That’s the result of the linear economy. But what does it look like when you put this in the framework of circularity? First of all, you need to design containers to be reused to the greatest extent possible. So that’s going back to the old milkman idea. You get your glass milk bottle that’s refilled, rather than going to the store and buying a milk jug or one of those cartons of milk that’s thrown away when you’re done.
If you can’t reuse it, you make sure that everything is recyclable. You avoid the sorts of components — the parts and packaging — that you can’t do anything else with or that gum up the recycling systems. You design materials that can be collected, ground down, and made into something else. You invest in infrastructure. And then you use the reclaimed materials to make the next thing and then repeat. You ultimately reduce or eliminate what’s called leakage — those materials that end up out in the environment or landfill but wouldn’t have to be there if you designed them differently in the first place.
TR: How did we wind up with a linear economy to begin with?
KOPAC: The benefits of the linear economy existed when we assumed that the only costs or expenses that go into making something or doing something are those that are reflected on balance sheets. We assumed that things like clean air, clean water, and renewable resources either didn’t have value or would be infinitely available. And so those things were seen as being very, very cheap. We’ve reached a point where we understand that these other things do have value in our lives, and that there are ways for us to be able to grow and support our livelihoods and create wealth without the assumption that waste is inevitable.
Average time a single-use plastic bag is used
Share of the 4 million tons of plastic bags produced in the U.S. each year that are recycled
Share of plastic waste generated in coastal regions that is littered or improperly discarded
5.00 of 15
Number of top global retailers that have signed on to the New Plastics Economy Global Commitment
TR: Why is it in the interest of businesses to convert to a circular economy?
KOPAC: There are a variety of reasons. One, wasting less can be financially better for businesses. A second is that businesses need to ensure that they have continued access to raw materials and resources that are necessary for the products or services they provide. Another is that climate change and other challenges can undermine the ability of businesses and people to thrive.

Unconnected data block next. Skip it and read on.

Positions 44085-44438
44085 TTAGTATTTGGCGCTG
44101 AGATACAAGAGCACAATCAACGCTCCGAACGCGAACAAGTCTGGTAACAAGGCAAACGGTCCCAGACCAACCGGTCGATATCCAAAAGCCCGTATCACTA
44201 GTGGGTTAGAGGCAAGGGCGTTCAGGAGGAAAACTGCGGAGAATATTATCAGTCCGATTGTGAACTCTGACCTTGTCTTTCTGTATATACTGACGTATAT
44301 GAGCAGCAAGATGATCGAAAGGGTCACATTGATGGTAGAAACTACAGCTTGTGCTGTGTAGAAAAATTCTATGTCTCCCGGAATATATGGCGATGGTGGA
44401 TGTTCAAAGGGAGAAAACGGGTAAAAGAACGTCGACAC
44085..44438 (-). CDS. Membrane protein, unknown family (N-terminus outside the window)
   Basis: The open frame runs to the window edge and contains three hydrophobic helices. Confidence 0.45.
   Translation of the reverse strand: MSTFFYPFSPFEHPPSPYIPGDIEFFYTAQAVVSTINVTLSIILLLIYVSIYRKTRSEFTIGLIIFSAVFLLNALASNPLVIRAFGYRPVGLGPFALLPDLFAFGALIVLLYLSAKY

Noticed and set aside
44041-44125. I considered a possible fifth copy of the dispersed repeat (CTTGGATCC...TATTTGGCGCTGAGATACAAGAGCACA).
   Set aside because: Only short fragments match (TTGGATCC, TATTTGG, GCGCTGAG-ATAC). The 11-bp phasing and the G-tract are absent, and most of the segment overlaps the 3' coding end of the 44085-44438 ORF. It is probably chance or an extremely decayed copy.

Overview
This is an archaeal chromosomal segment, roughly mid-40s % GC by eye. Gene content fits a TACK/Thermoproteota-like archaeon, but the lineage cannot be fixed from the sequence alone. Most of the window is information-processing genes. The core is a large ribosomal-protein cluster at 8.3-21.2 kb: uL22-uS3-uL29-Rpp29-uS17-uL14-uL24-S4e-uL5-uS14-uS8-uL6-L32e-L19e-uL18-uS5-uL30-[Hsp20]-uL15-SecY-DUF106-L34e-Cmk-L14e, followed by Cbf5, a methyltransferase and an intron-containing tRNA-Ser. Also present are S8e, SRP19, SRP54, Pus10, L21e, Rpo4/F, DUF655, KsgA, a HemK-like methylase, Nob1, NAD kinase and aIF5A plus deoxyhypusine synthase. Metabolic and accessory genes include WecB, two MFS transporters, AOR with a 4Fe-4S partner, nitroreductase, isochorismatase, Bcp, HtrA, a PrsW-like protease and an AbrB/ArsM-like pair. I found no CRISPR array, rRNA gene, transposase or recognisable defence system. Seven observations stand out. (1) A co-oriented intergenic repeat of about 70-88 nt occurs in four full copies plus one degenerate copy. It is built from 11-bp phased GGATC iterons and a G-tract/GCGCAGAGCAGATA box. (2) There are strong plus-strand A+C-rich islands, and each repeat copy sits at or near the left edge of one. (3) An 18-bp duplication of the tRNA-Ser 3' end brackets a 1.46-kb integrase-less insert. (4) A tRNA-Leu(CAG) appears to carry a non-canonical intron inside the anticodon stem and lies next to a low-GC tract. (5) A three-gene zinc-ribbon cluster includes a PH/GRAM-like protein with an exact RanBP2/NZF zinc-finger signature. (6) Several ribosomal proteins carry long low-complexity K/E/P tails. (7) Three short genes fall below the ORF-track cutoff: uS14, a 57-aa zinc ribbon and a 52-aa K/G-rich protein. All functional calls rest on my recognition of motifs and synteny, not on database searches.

In addition, you have a lot of people who work in businesses who care about the world and about the people in it — and their consumer base does too. That provides a great business opportunity for those who are able to lead and make the change to give people what they’re asking for.
TR: What opportunities will there be for new entrepreneurs as the circular economy comes into being?
KOPAC: The opportunities will be unprecedented. There are going to be massive opportunities for entrepreneurs and for bigger businesses to position themselves for success in the future. Anytime you see disruption, you see innovation. It’s an opportunity for new entrants to come in, to innovate, and to succeed.
If we go back to buildings, it could be the development of new materials that are healthier for people and that are demanded and used in construction. There will be opportunities for people who are laborers in the construction and deconstruction of buildings to harvest materials. In the new energy economy, renewable energy generates way more jobs than fossil fuel energy — and that includes entrepreneurs who are coming up with micro-level technologies and solutions.
TR: So the circular economy wouldn’t be a job killer but a job creator?
KOPAC: One study shows nearly $2 trillion added to the European economy by this shift. There are huge opportunities with this transition, and yet there are definitely going to be opponents to it. They may want to shift, but it’s difficult because it can require some massive reinvestment to transition to a new way of operating. So you will see resistance, but that resistance is often just a way of protecting the status quo rather than supporting a healthier and more successful economy.
TR: Did you see the circular economy in action during your Eisenhower Fellowship?
KOPAC: I did my fellowship in the Netherlands and Brazil. There are a lot of exciting things happening in Brazil, but it’s clear that the Netherlands and some of the surrounding countries are the global leaders. It’s part of the national economic strategy of the Dutch to promote the circular economy. The Dutch have public policy and an economy that are friendly to entrepreneurs and support them as they grow new ideas. Good public policy creates the framework within which innovation happens. When I was in the Netherlands, I saw an entire commercial district that was built knowing that there’s a master plan to use the area for a different purpose within 10 years. The buildings were all built to be deconstructed so they could be moved elsewhere. It allows them to be really flexible and adaptive. That’s one example.